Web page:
Hard to believe that this time last weekend, I was done running my 2nd DONNA race (my first marathon was the original Donna race for me in 2013) and back in Orlando. It was such an awesome weekend, and while I struggled on the half marathon course, I would definitely go back and do it again in a heartbeat. In fact, I plan on just doing that in 2015!
On Saturday night before the race, I stayed at the Hilton Garden Inn which is just over a mile from the race start. Talk about easy and fast getting to the race site on Sunday morning. I loved being so close, especially considering I stayed about 15 miles or so away last year. This time around, parking was easy, and I had a chance to check out the Runner’s Village area a bit before the race.
This year, they had wave starts to space the runners out a bit. It wasn’t done like runDisney does it, and I liked this way much better. It was just by the color of your bib which represented your pace/anticipated finish time. This way only took an extra couple of minutes or so in between each group, so very simple and easy going. I had lined up near the 2:40 pacer, in the back of my mind just hoping to keep up with them for a few miles. In reality, I knew I would likely be in between that pacer and the 3:00 pacer. My best half time isn’t far below three hours, so while I hope to run 2:40 someday, I knew it was unlikely to happen at Donna.
Once I crossed the start line, I got excited. The atmosphere of the 26.2 with Donna is like no other. Seriously, it’s an excitement and motivation that I have yet to feel at any other race. The community comes out in droves for this event and you can feel the love throughout each and every mile. I kept up with the 2:40 pacers for a mile or so and then I began to slow down. At that point, I only hoped to stay ahead of the 3:00 pacers. That was my goal, stay ahead of them.
That goal was great in theory, but it wasn’t long before I realized the 3:00 pacers were right behind me. I had slowed down a good deal from that earlier pace group. After some time I playing leap frog with that pace group, I gave in and joined them. I admit, I was a bit tired and needed the push and motivation. That happened not long after hitting the beach after mile 6. That beach was quite nicer this year! This time around, I really enjoyed the time we ran on the beach since it wasn’t 30 degrees and a cold windy day!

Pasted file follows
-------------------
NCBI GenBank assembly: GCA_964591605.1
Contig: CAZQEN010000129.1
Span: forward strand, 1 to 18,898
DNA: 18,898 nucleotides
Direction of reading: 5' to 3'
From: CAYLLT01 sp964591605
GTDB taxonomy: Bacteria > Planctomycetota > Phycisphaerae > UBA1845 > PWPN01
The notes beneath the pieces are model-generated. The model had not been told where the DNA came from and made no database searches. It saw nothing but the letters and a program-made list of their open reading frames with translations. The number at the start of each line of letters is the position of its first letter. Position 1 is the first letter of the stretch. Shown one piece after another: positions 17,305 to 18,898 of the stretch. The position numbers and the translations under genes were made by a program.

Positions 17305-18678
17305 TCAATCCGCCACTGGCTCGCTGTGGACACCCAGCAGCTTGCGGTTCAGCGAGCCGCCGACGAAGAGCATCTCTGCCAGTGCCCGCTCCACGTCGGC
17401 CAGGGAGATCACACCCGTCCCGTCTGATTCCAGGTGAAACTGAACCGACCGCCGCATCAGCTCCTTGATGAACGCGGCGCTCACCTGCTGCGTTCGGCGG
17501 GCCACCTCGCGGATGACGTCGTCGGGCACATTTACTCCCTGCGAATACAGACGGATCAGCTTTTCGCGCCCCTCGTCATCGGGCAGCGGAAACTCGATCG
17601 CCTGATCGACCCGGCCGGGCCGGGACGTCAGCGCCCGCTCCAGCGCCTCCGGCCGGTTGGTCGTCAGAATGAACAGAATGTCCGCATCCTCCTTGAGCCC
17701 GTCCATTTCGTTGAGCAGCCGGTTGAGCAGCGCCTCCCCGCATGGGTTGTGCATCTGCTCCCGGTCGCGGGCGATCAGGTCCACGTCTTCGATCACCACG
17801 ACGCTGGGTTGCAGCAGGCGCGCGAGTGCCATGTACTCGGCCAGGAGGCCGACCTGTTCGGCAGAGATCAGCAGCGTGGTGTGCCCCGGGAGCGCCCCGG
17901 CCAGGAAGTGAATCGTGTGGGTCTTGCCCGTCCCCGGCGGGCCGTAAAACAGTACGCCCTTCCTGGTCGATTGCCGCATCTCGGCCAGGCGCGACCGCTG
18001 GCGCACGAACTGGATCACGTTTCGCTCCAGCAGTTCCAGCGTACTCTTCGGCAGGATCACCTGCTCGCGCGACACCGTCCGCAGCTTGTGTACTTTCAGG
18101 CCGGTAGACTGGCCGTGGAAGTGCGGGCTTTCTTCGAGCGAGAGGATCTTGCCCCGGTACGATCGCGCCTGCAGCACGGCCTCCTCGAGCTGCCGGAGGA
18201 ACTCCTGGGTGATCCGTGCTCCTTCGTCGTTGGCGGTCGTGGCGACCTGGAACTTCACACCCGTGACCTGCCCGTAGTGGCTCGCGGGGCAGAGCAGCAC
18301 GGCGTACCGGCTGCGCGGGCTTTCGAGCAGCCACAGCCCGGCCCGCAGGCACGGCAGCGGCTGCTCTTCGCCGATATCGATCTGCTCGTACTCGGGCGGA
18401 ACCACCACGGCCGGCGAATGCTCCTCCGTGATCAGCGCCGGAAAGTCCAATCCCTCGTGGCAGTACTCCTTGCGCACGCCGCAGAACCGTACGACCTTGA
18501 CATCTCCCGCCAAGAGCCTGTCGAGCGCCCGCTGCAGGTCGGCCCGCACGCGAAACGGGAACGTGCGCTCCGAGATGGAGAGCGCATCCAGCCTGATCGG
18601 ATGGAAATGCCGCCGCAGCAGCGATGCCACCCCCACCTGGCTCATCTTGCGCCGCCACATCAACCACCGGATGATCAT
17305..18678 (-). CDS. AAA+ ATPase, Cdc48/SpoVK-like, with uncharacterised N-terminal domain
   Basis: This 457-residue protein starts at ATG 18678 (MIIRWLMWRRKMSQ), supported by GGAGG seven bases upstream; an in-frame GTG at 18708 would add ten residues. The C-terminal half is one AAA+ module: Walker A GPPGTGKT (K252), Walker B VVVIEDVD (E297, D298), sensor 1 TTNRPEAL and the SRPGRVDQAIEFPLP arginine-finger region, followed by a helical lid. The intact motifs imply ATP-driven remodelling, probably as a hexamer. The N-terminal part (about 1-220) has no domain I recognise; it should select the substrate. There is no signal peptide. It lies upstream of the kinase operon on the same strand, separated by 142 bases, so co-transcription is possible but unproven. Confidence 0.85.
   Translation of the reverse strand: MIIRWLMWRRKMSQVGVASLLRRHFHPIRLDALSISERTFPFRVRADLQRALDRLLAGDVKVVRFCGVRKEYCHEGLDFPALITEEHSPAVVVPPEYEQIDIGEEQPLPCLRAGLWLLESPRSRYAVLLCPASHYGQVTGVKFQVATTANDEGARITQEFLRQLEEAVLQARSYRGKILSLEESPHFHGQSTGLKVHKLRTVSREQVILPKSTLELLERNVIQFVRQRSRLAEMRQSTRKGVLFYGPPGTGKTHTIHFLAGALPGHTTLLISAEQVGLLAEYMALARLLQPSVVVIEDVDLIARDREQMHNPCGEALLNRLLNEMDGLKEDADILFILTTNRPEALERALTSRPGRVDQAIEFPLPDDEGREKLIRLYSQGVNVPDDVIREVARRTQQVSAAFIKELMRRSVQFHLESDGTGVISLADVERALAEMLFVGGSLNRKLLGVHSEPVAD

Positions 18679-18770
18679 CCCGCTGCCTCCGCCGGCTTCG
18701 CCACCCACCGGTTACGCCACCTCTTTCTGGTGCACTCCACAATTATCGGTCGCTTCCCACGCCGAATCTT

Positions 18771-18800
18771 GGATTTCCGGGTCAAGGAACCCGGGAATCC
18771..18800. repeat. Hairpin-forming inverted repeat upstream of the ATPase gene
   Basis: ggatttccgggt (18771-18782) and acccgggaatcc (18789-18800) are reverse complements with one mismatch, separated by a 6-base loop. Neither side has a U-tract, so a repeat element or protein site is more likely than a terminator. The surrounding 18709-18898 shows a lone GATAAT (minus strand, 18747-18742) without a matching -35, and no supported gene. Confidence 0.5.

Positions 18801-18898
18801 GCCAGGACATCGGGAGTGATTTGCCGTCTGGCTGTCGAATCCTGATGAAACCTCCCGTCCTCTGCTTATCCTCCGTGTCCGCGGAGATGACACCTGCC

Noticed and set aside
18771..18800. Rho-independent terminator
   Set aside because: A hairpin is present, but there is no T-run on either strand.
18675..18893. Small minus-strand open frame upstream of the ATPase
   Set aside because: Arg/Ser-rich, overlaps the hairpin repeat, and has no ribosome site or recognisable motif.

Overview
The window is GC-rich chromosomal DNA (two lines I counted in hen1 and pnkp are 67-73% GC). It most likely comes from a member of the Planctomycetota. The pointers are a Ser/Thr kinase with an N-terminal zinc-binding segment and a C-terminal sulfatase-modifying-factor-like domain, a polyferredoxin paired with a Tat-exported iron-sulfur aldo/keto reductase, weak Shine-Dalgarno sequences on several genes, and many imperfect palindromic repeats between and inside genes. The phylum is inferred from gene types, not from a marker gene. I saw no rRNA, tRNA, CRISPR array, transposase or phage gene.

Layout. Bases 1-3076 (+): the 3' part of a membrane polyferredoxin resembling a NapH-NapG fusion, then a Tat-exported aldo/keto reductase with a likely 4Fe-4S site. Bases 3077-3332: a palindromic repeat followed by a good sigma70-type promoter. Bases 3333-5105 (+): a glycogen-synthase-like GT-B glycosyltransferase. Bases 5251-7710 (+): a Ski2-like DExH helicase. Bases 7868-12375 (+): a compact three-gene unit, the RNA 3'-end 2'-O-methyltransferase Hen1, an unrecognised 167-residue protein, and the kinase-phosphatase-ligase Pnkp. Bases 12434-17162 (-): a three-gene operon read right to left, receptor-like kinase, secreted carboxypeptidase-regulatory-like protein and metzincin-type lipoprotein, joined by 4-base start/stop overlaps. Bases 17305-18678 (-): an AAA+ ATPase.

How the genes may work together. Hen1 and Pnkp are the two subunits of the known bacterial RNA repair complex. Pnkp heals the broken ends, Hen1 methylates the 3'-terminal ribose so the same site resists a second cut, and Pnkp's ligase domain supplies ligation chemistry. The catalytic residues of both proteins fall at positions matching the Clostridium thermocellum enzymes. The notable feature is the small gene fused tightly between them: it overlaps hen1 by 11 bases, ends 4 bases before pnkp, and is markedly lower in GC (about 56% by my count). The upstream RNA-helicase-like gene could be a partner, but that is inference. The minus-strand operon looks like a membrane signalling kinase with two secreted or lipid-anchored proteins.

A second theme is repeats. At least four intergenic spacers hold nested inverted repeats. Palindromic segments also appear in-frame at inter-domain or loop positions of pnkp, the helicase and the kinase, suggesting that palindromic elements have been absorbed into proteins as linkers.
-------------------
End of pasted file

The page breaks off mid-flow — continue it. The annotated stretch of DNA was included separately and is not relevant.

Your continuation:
One of the Orlando Galloway group leaders from another pace group was actually one of the race pacers for the three hour group, so that was nice. I ran some of the beginning of the Space Coast Marathon with her back in December. There were about maybe a dozen or so runners with this Galloway pace group.
The community support on the course on the beach and especially after the beach was amazing. People not only come out with awesome signs and noise-makers, but food for the runners. There was cookies, pretzels, donut holes, fresh fruit and even beer. Jacksonville residents are just beyond awesome during this race event. This really does help during the race, especially when you are feeling the need for some motivation.
The real inspiration though is the breast cancer survivors and those out on the course running in memory of a loved one who lost their battle. I took in each and every story that I could. When I thought for a moment that I was too tired and wanted to stop, I thought of these amazing folks. They have to fight through chemo and so much, and all I had to do was run 13.1 miles. We are so fortunate to be able to run, and I never forget that.
That bridge, oh the bridge. If you are not familiar with the 26.2 with Donna, there is a pretty big bridge as you approach the final stretch. That on-ramp is especially daunting and I remembered it all too well from last year. I did not let it win though. It’s the only real rough part of the race and you know that once you come over it that that glorious finish line is just about a mile away. And, you have some of the most excited and pumped up cheering spectators on that bridge. The adrenaline started to move through me as I saw those great folks. Their enthusiasm was very appreciated.
Coming off of the bridge and around a turn, there it was, the finish. That finish line always looks like a bright shining beacon of light to me at the end of a race. This time, it truly was a shining light for me, bringing me “home.” You can’t help but smile and be happy as you enter that finishing chute and cross it. I know I felt so amazing when I did despite being tired. It was almost as if the sore legs and tired feelings left me and I felt fresh again.
Thoughts of my first marathon at that very location at the Donna in 2013 flooded over me throughout this race, especially as I crossed the finish line. While my family wasn’t present this time around, I had a moment where I really wished they were. But, the overwhelming feeling of fellow runners, smiling volunteers and energetic spectators made it feel as though I was getting a hug from them all as that medal was draped over my head and put around my neck. Accomplishment.
I finished my 9th half marathon at the Donna in 2:57:39 which, while not a new PR for me, it was a good time for me. I felt good and loved the entire race experience. I will most definitely be back in 2015 to runDONNA!